Saturday, November 28, 2015

FREDERICK MARYLAND

Frederick, Maryland, located about 50 miles northwest of Washington, D.C., is a quaint town of about 60,000.  It has all the ingredients of a charming tourist destination--a plethora of steepled churches; a compact shopping district with period storefronts, boutiques, and eateries; and even a small stream crossed by pedestrian bridges, which, even though of modern construction, were attractive.  We spend the better portion of a Saturday there as part of our recent trip to Washington to visit our daughter and her fiancé.

While I did take a few tourist-like photos of the town, I would have to admit that most of the shots I got and kept were a little less orthodox, another instance of my failing to see the usual things and perhaps seeing something else instead.

First, the more orthodox images.  As I mentioned, the town probably has more than its share of churches.  I actually went into one of them, hoping, I guess, for something architecturally interesting, but at least in the case of that church, the interior was quite utilitarian, humble almost.  But then it was Protestant.  Besides, there were people there wondering why I was planning to take pictures  Here is a shot of a different church that was situated a block off the primary shopping district.


Cluttered.  Maybe another time I would have ventured down the street to take a full frontal shot or at least have tried to better frame the church with neighboring trees.  But there were other members to our party.  Around the same time I took this shot of two women who apparently had participated in some sort of period presentation.


Again, ideally I would have taken this shot before rather than after they passed by and from a closer vantage point.  

So much for the more orthodox shots.  Now for the kind of shot I find myself taking.

First, a portion of a wrought iron railing on one of the pedestrian bridges crossing the stream that runs by the shopping district.  I converted the shot to a black & white to reduce distractions present in the background and to better bring out the texture of the wrought iron.


Then there were a series of wrought iron benches that had been painted white and that were casting dark shadows agains a brick wall that they were positioned against.  I liked the contrast between the white bench and the dark shadows.


The creek we crossed was lined by a concrete quay, and I took the following shot.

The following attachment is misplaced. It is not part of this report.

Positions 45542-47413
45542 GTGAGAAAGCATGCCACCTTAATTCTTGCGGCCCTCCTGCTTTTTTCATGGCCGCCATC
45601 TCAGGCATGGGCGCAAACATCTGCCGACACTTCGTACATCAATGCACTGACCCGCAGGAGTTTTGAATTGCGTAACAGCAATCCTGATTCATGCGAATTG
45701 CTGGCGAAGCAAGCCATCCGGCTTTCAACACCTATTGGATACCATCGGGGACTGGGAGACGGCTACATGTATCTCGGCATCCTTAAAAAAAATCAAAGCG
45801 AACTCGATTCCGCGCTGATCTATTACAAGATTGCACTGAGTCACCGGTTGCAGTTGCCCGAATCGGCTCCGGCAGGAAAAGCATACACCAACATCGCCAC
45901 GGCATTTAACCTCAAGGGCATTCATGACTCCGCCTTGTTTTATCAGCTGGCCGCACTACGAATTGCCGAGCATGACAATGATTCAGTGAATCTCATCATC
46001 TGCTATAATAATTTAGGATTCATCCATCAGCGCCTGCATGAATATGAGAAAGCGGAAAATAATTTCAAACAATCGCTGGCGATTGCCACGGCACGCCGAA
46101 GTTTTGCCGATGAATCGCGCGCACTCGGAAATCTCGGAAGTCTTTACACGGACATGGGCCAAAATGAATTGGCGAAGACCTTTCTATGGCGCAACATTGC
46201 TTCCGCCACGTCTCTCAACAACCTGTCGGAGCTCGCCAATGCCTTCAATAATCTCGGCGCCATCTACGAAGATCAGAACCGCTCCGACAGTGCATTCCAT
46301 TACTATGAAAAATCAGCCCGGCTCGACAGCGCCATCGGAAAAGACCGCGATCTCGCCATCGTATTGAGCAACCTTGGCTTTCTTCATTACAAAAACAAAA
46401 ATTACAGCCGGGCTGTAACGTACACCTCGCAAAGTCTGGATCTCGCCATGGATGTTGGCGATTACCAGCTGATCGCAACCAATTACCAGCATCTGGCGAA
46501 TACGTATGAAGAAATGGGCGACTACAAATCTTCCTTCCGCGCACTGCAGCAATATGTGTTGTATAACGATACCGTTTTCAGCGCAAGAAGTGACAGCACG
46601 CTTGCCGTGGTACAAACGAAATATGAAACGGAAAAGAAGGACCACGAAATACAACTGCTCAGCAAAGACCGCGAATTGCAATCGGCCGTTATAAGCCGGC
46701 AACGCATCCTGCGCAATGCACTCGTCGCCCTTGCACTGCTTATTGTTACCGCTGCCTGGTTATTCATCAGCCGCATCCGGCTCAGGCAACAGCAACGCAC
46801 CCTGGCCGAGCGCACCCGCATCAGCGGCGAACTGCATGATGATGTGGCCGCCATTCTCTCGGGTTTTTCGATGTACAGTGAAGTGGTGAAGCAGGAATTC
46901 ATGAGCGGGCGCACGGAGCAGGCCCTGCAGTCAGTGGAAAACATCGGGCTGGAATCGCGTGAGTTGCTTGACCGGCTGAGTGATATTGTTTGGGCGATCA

The midday sun was creating a major contrast between the relatively light texture of the stepped concrete quay and the dark walkway to the left and water to the right.  In post processing, I was able to further darken the walkway and water to convert this shot into a semiabstract.

Looking down, I found myself taking the following (unstaged) shot of debris from nearby flora.


 And I couldn't resist the following detail shot of a manhole cover.


Other photos weren't quite as unorthodox, such as the following signs posted outside a couple of the shops.


(Why do sign writers keep insisting on including unnecessary apostrophes? A pet peeve of mine.)


Unfortunately, I do not speak Spanish and didn't understand what the message in the following shot would translate to in English.  I think it is heartfelt; I just hope it's not indecent.



The above wrought iron spiral shot was actually harder than it looks (and perhaps not worth the effort).  There was no practical way to get this shot without standing on the narrow outside edge of the stairway to which the railing was attached (since standing on the inside would have generated a shadow across the railing.  Moreover, I had to lean forward precariously to get as directly above the center post as I could.  I focused on the top of the brass newel post and set the aperture to f/5.6 to blur out the concrete walkway below but to keep the paint-chipped spiral in as good a focus as possible.  I probably spent five minutes trying to get this shot, long enough to garner a couple of comments from passersby.  Sometimes one needs to be a little think-skinned.

Finally, I took the following shot of a decorative wrought iron "bicycle."  


I thought the sculpture was very representative of the town's personality.  It is, however, a little unfortunate that the bicycle was positioned against some paneling that was also painted white.  But it wasn't my privilege to move the piece in front of a more contrasting background.

John

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